1. How could I have gotten the virus without knowing it?
The virus is passed through contact with stool (fecal matter) from an infected person, typically via contaminated food or water. If a person infected with HAV does not wash their hands after using the bathroom, that person can pass the virus by handling raw fruits and vegetables consumed by others, or directly through person to person contact. You can also contract the virus by eating raw or improperly cooked seafood that had fed in contaminated waters. You may also contract the virus through sexual contact with someone who is infected but asymptomatic.
2. If I have hepatitis A, how long will I be contagious?
According to the World Health Organization, you can spread the disease to others roughly 1 to 3 weeks before symptoms, such as jaundice, begin to appear. Symptoms typically develop within 4 weeks but can appear any time between 2 and 6 weeks after you are first infected. You can continue to be contagious, but less so, for several weeks after jaundice develops.
There is no specific treatment for hepatitis A. Mild forms of the disease usually resolve on their own and leave no lasting damage to the liver. The focus is usually on supportive therapy, making sure you are getting enough fluids and nutrition by eating and drinking small amounts several times a day. In rare cases, fulminant hepatitis, a life-threatening form that causes liver failure, requires hospitalization. Hepatitis A tends to be more severe in the elderly and in those who also have chronic liver disease, so person with acute hepatitis A in those settings should be watched more closely.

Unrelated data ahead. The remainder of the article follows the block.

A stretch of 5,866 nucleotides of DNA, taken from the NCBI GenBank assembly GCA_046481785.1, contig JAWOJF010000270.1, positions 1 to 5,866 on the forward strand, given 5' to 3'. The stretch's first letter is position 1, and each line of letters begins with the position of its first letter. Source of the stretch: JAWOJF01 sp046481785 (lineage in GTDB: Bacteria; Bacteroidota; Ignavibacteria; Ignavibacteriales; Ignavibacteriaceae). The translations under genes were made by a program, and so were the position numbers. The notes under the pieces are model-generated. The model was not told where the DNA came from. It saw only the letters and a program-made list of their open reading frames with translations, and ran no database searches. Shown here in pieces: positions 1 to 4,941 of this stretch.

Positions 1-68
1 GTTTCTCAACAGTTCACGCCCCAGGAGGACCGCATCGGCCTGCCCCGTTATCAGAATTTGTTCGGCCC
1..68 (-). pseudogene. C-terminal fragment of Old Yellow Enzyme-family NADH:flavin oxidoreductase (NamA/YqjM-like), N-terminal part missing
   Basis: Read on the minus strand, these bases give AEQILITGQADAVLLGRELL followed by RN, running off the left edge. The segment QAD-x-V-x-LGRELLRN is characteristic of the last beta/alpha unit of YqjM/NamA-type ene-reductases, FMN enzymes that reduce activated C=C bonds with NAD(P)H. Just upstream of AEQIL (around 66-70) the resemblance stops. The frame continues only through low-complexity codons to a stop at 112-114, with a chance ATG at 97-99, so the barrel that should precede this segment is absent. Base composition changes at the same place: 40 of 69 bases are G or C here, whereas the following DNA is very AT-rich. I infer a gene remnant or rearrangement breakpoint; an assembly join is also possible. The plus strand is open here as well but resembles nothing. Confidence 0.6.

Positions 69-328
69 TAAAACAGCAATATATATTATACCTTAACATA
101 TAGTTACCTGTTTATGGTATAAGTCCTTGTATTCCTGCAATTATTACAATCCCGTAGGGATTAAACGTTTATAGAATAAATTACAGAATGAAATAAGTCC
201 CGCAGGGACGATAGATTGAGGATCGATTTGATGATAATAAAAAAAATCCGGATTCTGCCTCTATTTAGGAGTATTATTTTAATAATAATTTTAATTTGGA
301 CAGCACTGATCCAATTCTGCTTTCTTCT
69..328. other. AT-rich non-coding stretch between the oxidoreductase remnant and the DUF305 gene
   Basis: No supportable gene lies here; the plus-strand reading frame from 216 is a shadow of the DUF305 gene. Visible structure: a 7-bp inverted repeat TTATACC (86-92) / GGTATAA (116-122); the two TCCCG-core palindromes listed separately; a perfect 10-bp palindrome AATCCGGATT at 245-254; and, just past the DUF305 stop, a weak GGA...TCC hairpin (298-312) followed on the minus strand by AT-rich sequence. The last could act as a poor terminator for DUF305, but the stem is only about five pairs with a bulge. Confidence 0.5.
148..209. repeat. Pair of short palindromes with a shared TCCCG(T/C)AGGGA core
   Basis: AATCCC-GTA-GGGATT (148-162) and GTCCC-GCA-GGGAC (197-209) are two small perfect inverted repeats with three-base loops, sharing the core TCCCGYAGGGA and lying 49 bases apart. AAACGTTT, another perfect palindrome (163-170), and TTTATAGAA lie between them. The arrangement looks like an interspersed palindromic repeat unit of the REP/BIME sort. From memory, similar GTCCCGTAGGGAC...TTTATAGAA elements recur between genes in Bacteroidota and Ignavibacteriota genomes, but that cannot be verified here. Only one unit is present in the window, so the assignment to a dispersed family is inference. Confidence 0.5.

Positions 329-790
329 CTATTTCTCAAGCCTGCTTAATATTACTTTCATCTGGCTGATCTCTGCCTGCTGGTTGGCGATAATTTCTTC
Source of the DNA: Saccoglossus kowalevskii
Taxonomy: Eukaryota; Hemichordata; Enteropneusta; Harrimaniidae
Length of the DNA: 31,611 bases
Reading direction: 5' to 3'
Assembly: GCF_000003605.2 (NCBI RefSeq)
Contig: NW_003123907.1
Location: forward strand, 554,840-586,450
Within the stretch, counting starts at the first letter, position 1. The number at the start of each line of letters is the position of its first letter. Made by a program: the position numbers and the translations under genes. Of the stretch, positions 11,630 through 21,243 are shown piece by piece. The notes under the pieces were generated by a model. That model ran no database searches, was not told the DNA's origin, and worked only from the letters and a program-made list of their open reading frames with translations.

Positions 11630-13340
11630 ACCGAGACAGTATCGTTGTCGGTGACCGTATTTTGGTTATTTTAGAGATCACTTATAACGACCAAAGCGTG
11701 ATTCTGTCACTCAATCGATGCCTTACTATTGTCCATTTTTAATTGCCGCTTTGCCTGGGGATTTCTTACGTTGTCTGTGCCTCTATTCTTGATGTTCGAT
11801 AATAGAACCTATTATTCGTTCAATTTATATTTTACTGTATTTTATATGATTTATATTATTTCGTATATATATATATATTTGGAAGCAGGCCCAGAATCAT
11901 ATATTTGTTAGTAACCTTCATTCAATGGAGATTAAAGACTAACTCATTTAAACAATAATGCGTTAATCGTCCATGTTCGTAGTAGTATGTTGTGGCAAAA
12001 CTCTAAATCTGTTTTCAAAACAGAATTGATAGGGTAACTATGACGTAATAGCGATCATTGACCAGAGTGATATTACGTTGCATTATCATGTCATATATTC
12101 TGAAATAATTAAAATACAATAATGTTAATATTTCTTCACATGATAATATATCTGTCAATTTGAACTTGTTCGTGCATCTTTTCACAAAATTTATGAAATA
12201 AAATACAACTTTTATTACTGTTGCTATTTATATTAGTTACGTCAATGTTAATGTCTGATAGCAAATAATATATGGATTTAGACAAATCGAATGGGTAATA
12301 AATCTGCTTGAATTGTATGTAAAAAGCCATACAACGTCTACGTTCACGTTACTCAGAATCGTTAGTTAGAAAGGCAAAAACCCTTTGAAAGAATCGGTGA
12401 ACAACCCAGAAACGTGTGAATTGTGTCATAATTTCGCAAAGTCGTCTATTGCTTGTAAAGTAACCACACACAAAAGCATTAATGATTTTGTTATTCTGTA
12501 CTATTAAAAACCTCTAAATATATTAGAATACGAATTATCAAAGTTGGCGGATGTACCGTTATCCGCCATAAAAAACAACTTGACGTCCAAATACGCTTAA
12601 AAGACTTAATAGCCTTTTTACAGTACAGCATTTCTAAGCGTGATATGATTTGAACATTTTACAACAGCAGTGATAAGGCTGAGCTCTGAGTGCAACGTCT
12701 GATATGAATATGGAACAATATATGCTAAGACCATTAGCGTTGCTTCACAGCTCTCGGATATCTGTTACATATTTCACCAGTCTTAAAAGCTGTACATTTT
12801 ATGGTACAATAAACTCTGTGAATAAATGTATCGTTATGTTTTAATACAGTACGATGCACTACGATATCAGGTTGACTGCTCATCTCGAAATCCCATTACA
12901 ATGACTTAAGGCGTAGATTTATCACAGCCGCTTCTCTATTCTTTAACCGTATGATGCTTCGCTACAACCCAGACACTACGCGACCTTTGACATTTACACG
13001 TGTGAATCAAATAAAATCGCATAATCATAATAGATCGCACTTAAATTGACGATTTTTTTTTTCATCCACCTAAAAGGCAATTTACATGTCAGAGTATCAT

Yes. There is a vaccine available. It is recommended that all children be vaccinated at age one year. Any children ages 2-18 who did not receive the vaccine at age one should also receive the vaccine. It is also recommended for people who are at an increased risk of exposure to the virus, such as:
People traveling to developing countries with a high rate of hepatitis A
Illegal drug users
Men who have sex with men
The vaccine is also recommended for those who are at a greater risk for complications from the disease, including people with chronic liver disease and those who have damage to their liver from some other cause.
If it is known that you were exposed to the hepatitis A virus, you may be given the vaccine to prevent the disease.
Hepatitis A can also be prevented with good hygiene. This includes washing hands well after using the bathroom, after changing diapers, and before eating or starting any food preparation.
This article was last reviewed on February 24, 2014. | This article was last modified on February 24, 2014.
The review date indicates when the article was last reviewed from beginning to end to ensure that it reflects the most current science. A review may not require any modifications to the article, so the two dates may not always agree.
The modified date indicates that one or more changes were made to the article. Such changes may or may not result from a full review of the article, so the two dates may not always agree.